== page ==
University Founder Demia Butler & The University’s Abolitionist-Feminist Beginnings

By , February 4, 2015 9:13 am

University Founder Demia Butler

How much do you know about Founder’s Day at Butler? Demia Butler, the daughter of Ovid Butler, was the first woman to graduate from the full four-year classical studies program in 1862. There were women in the school’s first graduating class in 1856, but prior to 1862 women had graduated from a three-year program. After Demia graduated, the three-year woman’s program was abolished, and all students took the same curriculum.

Demia married in 1866, only to die in 1867 at the age of 25. To honor her memory, her father founded the Demia Butler Chair of English Literature in 1869, the first endowed chair in the U.S. specifically created for a female professor. In establishing the chair, Ovid Butler requested it was “to be filled always and only by a good and competent female professor” for courses “as may be most appropriately taught by female professors”; although in the chair’s 146-year history it has been held – against Ovid Butler’s wishes – twice by male professors. Today the chair is held by English professor Susan Neville.

 

Demia Butler

Demia Butler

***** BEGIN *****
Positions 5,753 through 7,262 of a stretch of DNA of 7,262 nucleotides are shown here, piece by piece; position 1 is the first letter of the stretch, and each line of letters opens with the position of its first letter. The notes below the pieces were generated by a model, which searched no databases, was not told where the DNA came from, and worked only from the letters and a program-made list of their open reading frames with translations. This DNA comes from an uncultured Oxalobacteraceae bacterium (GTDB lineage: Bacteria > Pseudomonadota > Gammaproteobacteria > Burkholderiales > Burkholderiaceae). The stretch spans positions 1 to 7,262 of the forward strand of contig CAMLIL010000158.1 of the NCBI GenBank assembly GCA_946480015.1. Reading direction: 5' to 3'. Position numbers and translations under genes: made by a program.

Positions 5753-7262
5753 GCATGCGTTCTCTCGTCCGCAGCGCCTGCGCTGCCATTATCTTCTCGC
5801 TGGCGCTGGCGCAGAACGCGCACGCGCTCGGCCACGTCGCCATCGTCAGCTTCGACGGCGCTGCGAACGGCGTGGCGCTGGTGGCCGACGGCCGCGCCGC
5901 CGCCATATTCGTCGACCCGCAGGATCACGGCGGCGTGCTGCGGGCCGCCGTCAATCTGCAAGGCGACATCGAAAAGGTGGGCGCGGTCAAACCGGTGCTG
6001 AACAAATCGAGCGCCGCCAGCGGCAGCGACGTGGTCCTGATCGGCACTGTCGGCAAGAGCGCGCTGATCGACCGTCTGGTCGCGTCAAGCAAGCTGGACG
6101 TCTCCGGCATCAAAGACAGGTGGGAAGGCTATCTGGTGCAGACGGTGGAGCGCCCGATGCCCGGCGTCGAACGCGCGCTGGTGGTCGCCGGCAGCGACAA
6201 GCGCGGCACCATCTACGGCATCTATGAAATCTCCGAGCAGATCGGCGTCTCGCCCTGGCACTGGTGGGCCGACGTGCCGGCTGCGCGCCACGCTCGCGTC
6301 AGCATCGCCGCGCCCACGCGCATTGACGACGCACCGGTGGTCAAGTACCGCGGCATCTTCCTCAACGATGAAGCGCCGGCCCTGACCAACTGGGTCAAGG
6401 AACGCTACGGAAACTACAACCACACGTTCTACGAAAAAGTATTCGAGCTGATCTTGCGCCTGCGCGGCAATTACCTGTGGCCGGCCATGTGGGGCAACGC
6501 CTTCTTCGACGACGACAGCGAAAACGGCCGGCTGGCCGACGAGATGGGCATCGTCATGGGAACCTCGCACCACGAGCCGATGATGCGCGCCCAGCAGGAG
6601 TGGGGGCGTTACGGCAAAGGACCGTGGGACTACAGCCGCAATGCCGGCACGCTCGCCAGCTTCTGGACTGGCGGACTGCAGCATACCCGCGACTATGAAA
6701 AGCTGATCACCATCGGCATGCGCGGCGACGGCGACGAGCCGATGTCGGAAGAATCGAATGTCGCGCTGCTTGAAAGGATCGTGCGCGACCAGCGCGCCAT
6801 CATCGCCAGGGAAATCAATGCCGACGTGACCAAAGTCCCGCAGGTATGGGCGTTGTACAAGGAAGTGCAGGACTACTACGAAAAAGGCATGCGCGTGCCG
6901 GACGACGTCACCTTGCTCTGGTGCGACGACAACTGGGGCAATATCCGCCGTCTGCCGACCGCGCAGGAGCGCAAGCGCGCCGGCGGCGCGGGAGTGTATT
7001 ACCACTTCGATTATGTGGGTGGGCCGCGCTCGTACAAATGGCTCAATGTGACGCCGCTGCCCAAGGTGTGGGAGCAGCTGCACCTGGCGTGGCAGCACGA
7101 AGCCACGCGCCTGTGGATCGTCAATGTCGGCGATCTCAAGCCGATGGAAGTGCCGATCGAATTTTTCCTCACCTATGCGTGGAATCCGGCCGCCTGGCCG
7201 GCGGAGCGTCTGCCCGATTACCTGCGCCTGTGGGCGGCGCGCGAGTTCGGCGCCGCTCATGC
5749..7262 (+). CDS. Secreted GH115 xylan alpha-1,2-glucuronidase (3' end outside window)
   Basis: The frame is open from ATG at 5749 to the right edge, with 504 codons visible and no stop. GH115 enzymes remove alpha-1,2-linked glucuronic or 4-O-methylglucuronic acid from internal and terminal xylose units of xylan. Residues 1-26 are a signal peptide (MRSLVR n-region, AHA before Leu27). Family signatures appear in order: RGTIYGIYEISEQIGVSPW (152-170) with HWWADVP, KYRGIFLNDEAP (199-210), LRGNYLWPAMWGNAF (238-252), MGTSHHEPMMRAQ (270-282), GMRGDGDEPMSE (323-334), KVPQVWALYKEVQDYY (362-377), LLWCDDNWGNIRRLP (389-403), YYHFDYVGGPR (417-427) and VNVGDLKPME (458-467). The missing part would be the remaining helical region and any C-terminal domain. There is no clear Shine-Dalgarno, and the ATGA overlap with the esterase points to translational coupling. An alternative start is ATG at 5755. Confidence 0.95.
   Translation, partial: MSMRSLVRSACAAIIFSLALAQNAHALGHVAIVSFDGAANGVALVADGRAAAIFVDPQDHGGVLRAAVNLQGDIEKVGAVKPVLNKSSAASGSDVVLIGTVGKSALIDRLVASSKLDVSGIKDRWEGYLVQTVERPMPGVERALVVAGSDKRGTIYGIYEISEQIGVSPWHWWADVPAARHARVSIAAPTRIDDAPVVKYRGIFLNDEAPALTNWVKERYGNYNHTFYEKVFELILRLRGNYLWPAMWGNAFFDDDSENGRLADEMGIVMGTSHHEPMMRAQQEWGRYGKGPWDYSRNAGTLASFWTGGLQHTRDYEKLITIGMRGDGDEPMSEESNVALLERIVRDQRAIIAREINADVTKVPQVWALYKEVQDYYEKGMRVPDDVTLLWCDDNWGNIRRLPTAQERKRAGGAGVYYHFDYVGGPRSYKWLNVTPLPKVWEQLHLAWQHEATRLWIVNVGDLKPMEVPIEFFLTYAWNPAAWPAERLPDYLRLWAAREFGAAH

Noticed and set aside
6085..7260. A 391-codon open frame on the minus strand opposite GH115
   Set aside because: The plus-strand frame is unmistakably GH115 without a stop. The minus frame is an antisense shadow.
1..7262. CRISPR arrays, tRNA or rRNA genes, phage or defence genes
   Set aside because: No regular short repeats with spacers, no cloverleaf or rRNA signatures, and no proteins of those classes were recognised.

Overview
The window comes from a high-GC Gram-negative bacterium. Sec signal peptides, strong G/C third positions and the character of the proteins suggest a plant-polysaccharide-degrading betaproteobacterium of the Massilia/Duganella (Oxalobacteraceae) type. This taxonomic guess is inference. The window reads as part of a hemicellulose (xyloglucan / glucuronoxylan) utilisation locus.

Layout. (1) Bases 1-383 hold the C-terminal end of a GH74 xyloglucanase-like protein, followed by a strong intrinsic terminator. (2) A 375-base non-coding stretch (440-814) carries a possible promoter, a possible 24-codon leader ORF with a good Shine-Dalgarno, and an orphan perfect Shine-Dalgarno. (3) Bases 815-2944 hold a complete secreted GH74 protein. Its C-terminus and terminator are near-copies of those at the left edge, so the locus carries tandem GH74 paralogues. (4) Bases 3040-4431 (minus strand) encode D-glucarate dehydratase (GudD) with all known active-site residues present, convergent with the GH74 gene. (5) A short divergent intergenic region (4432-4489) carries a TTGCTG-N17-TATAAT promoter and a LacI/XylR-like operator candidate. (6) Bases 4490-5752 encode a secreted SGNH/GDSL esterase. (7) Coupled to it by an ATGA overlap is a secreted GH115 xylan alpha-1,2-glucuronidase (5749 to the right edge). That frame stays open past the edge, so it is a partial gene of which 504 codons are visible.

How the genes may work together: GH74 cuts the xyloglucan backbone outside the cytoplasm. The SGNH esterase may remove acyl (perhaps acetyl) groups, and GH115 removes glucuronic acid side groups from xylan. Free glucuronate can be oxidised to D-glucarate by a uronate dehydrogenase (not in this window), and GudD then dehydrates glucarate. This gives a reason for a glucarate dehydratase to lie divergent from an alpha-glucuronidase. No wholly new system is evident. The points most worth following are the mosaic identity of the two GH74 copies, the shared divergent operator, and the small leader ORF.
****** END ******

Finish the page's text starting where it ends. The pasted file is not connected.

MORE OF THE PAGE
Abolitionist and Feminist Beginnings

In 1847, abolitionist Disciples of Christ members in Indiana proposed founding a university on free soil. The closest Disciples school, Bethany College, was in Virginia, a slave-holding state. The importance of founding a school with abolitionist values was a primary motivator, as stated by Ovid Butler,

The institution originated in the desire of its founders and early patrons for an institution of learning of the highest class upon free soil, in which their children and the youth of the Northwest might receive a liberal and Christian education, removed, as far as practicable, from the pernicious influences of slavery.

When North Western Christian University opened its doors on November 1, 1855, women and students who had been expelled from Bethany College for their abolitionist beliefs were in the first class. Significantly, from its beginning, NWCU admitted women and students of color, as well as those from all religious backgrounds or none, being nonsectarian from its founding. NWCU was the first college in Indiana and the second in the US to admit women on an equal basis with men.

North Western Christian University at College Ave and 13th Street

North Western Christian University at College Ave and 13th Street

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